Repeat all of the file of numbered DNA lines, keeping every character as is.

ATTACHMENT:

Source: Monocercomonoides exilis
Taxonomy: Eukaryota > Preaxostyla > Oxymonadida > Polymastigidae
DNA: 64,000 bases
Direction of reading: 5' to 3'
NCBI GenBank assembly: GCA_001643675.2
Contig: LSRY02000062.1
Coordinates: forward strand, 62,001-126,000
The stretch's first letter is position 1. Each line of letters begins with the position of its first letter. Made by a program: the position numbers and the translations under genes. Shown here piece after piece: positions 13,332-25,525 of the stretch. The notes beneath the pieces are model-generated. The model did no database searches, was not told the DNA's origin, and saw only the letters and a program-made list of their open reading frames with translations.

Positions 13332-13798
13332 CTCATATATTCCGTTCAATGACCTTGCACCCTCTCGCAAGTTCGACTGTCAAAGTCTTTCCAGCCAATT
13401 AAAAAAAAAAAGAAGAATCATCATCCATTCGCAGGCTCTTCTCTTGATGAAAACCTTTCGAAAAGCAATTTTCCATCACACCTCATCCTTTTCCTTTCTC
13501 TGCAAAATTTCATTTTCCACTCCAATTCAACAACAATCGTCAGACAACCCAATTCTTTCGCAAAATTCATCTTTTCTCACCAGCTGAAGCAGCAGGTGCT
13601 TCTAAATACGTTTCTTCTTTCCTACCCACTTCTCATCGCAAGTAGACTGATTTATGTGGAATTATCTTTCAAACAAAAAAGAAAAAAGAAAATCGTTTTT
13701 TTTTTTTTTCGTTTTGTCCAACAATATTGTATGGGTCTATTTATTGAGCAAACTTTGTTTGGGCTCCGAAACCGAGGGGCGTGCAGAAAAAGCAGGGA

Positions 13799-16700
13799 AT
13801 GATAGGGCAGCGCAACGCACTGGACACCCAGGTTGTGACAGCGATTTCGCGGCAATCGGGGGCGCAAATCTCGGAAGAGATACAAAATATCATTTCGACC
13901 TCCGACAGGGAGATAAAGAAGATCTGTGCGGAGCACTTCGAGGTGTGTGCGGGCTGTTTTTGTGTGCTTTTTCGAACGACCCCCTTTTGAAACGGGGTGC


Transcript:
Source: Monocercomonoides exilis
Taxonomy: Eukaryota > Preaxostyla > Oxymonadida > Polymastigidae
DNA: 64,000 bases
Direction of reading: 5' to 3'
NCBI GenBank assembly: GCA_001643675.2
Contig: LSRY02000062.1
Coordinates: forward strand, 62,001-126,000
The stretch's first letter is position 1. Each line of letters begins with the position of its first letter. Made by a program: the position numbers and the translations under genes. Shown here piece after piece: positions 13,332-25,525 of the stretch. The notes beneath the pieces are model-generated. The model did no database searches, was not told the DNA's origin, and saw only the letters and a program-made list of their open reading frames with translations.

Positions 13332-13798
13332 CTCATATATTCCGTTCAATGACCTTGCACCCTCTCGCAAGTTCGACTGTCAAAGTCTTTCCAGCCAATT
13401 AAAAAAAAAAAGAAGAATCATCATCCATTCGCAGGCTCTTCTCTTGATGAAAACCTTTCGAAAAGCAATTTTCCATCACACCTCATCCTTTTCCTTTCTC
13501 TGCAAAATTTCATTTTCCACTCCAATTCAACAACAATCGTCAGACAACCCAATTCTTTCGCAAAATTCATCTTTTCTCACCAGCTGAAGCAGCAGGTGCT
13601 TCTAAATACGTTTCTTCTTTCCTACCCACTTCTCATCGCAAGTAGACTGATTTATGTGGAATTATCTTTCAAACAAAAAAGAAAAAAGAAAATCGTTTTT
13701 TTTTTTTTTCGTTTTGTCCAACAATATTGTATGGGTCTATTTATTGAGCAAACTTTGTTTGGGCTCCGAAACCGAGGGGCGTGCAGAAAAAGCAGGGA

Positions 13799-16700
13799 AT
13801 GATAGGGCAGCGCAACGCACTGGACACCCAGGTTGTGACAGCGATTTCGCGGCAATCGGGGGCGCAAATCTCGGAAGAGATACAAAATATCATTTCGACC
13901 TCCGACAGGGAGATAAAGAAGATCTGTGCGGAGCACTTCGAGGTGTGTGCGGGCTGTTTTTGTGTGCTTTTTCGAACGACCCCCTTTTGAAACGGGGTGC